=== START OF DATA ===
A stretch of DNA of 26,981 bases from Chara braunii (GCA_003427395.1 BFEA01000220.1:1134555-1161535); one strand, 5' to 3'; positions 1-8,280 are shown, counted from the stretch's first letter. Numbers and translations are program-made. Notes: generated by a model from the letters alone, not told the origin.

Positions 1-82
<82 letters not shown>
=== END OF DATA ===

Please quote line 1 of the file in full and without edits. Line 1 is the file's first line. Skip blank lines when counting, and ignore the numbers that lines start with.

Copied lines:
A stretch of DNA of 26,981 bases from Chara braunii (GCA_003427395.1 BFEA01000220.1:1134555-1161535); one strand, 5' to 3'; positions 1-8,280 are shown, counted from the stretch's first letter. Numbers and translations are program-made. Notes: generated by a model from the letters alone, not told the origin.